By Diane Krakora
In our 10 years of studying trends in the partnering ecosystem, we’ve seen quite a change in not only what we study, but in the maturity of channel partners and programs.
Last year’s study on the State of Partnering revealed five key trends that are changing the face of the channel.
- Resale is becoming irrelevant. The continued shift to on-demand or subscription-based consumption models has a profound impact on the channels that define, develop and deliver solutions to end customers. The need for channel partners (solution providers, consultants, system integrators, cloud aggregators, carriers – whatever you call them), is not going away. On the contrary, in the new customer life cycle that emerges with on-demand consumption models, third-party perspectives and trusted advisers play a significant and important role.
- The power is shifting to the partners. As IT consumption moves to on-demand and subscription models, the types of partners addressing customers’ needs will shift, as will the services these solution providers offer. The channel partners of the future will manage the entire customer life cycle — from evaluation, through purchase, adoption and usage. The channel partner who recommends a combination of policies, products and support to address a customer’s needs will truly be their trusted adviser. Not only are they the face of the solution for the customer, since they marketed and sold it, but they are also the brains. The solution provider knows how all the products and pieces work together, and specifically, how they work for a particular customer. They own the customer relationship.
- More partnering is happening all around. As the transaction model shifts to the cloud and channel partners become more ingrained in developing full solutions for customers, they will develop more partnerships as well. We’ve been talking about peer-to-peer – or partner-to-partner – relationships for almost a decade. In the age of reselling in 2006, the thought was almost unimaginable. VARs only partnered with other VARs under duress — in cases when they needed to partner for the bench strength to service customers with dispersed regional offices. This year, nearly 40 percent of solution-provider respondents reported regularly partnering with an average of three to five other solution providers. And 30 percent of respondents regularly partner with six to eight other solution providers. This is a 10 percent increase over just last year.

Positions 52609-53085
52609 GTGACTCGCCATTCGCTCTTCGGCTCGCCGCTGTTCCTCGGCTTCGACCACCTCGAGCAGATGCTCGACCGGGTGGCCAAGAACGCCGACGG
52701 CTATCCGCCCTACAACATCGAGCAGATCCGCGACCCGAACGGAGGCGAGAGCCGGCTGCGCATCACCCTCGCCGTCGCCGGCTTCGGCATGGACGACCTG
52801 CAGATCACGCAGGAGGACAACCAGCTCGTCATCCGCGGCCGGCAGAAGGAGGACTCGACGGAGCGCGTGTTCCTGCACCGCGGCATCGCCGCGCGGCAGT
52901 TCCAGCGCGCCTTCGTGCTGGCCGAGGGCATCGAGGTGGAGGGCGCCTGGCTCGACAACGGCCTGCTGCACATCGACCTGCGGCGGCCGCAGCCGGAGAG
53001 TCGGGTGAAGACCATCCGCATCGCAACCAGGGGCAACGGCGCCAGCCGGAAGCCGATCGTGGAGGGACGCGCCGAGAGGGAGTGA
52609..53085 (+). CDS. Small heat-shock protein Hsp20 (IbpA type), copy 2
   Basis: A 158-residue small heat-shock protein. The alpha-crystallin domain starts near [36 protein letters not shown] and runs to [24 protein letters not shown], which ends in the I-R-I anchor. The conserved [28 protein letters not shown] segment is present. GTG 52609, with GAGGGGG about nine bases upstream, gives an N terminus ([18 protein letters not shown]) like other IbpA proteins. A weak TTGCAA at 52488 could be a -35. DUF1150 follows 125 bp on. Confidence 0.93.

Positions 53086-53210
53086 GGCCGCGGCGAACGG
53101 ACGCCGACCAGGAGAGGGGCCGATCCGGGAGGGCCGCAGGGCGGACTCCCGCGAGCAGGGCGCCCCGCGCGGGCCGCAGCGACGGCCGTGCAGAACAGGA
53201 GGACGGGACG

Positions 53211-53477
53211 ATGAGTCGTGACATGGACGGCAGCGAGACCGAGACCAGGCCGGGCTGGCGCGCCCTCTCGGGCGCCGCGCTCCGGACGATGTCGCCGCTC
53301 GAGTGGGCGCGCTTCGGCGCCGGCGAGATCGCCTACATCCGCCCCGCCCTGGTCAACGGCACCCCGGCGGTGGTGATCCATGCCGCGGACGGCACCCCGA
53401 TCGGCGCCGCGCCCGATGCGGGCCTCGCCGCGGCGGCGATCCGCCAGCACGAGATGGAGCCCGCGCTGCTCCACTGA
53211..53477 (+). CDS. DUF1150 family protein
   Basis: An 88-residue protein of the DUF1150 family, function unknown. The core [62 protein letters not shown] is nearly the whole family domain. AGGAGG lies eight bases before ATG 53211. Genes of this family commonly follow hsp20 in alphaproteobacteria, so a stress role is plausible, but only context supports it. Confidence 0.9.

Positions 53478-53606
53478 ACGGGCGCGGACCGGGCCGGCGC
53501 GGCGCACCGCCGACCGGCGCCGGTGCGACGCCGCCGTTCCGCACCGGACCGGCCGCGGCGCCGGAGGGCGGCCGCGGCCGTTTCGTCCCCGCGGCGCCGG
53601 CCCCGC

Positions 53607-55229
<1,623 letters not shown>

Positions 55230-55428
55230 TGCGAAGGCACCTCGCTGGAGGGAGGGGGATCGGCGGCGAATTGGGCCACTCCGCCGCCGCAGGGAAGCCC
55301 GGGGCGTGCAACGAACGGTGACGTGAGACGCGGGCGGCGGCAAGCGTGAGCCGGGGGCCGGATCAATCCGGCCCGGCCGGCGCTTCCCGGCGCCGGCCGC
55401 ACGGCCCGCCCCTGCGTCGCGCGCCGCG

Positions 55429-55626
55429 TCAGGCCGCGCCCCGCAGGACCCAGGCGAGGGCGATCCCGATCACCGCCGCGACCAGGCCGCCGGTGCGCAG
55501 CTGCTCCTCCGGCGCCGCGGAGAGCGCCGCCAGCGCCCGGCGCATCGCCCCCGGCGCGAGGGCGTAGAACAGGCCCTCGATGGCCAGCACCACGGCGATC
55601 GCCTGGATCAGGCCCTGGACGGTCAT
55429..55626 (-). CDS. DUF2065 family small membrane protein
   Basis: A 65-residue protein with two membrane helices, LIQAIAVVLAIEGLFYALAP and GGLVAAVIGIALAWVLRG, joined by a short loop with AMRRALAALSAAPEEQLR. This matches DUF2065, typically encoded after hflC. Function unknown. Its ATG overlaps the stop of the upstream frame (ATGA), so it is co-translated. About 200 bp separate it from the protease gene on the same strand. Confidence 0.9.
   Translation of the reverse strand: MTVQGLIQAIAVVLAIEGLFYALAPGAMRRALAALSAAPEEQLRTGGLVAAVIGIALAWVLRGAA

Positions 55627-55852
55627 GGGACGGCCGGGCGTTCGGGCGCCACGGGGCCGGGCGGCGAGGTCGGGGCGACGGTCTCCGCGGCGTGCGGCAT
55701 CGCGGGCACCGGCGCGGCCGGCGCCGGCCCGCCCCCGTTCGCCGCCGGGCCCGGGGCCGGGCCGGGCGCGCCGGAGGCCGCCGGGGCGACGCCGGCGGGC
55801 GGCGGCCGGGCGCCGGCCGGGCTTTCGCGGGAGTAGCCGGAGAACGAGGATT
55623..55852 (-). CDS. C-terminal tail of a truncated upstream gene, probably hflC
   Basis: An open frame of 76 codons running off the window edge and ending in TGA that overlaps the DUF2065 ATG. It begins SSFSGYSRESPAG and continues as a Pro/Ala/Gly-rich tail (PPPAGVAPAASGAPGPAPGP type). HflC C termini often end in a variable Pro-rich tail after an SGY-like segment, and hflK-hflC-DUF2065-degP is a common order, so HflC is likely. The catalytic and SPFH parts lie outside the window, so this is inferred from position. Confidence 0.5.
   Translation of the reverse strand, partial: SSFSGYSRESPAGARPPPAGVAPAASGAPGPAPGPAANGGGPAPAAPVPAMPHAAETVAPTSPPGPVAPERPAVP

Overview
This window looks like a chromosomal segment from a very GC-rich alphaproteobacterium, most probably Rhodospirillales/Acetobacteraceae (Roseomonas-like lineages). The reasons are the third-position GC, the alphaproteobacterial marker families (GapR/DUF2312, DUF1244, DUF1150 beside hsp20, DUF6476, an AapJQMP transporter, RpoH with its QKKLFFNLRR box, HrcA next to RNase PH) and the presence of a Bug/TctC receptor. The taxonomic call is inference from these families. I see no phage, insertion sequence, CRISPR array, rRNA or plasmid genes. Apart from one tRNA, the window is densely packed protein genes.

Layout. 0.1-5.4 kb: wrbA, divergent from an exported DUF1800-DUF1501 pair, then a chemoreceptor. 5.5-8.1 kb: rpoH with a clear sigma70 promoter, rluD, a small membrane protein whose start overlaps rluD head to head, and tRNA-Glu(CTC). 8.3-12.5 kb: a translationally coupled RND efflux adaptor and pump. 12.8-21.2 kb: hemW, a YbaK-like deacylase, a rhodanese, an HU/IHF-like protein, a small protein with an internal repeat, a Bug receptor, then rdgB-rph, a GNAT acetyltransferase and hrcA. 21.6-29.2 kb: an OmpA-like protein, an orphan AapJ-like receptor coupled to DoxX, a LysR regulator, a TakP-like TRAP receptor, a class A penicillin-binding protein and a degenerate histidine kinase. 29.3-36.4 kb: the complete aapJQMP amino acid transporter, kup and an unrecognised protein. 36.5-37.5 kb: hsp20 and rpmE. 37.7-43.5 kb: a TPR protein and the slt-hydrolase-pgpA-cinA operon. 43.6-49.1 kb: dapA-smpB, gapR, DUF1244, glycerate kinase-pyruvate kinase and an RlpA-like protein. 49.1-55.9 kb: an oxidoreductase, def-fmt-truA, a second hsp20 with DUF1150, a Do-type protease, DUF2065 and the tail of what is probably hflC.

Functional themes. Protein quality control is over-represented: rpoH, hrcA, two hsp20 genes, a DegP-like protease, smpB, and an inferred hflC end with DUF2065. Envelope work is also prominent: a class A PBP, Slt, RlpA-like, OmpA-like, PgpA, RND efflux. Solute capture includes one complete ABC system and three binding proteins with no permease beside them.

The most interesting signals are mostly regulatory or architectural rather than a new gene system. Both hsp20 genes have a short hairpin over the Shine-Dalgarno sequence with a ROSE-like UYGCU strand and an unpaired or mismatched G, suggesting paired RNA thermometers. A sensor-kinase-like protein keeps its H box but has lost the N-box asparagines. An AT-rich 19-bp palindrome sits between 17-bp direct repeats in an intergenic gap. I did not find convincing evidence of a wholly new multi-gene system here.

- Customers are demanding specialized solutions. We’ve been talking about solution providers or partners as a homogeneous set, but throughout the world there are many micro-segments. They are as different as your fingerprints, each special and unique in their own way. We expect their uniqueness and differentiation to flourish over the coming decade as channel partners design more solutions specific to customers’ needs. Those solutions could be for vertical markets, such as health care, retail and finance, or departmental solutions such as marketing analytics, customer management and support enablement. And of course we will also continue to see solutions developed around specific technologies, like network management and disaster recovery.
- The distributor’s value is moving to solution aggregation. Most of the global and national distributors have been struggling to determine their value in a cloud world. Gone are the traditional needs of warehousing, breaking palettes, packing orders and maintaining credit terms. Solution providers of the future don’t need a warehouse or a bank to be successful and profitable. They will need help developing solutions to their customers’ business opportunities, configuring products that go together and delighting customers with recommendations, insights and services.
What will this year’s study reveal? Take part in the 2017 State of Partnering study and help us determine channel trends for the coming year, especially regarding Partner Experience. We want to hear from you!
Diane Krakora is the CEO of PartnerPath, with two decades of experience defining the best practices and frameworks around how to develop and manage partnerships.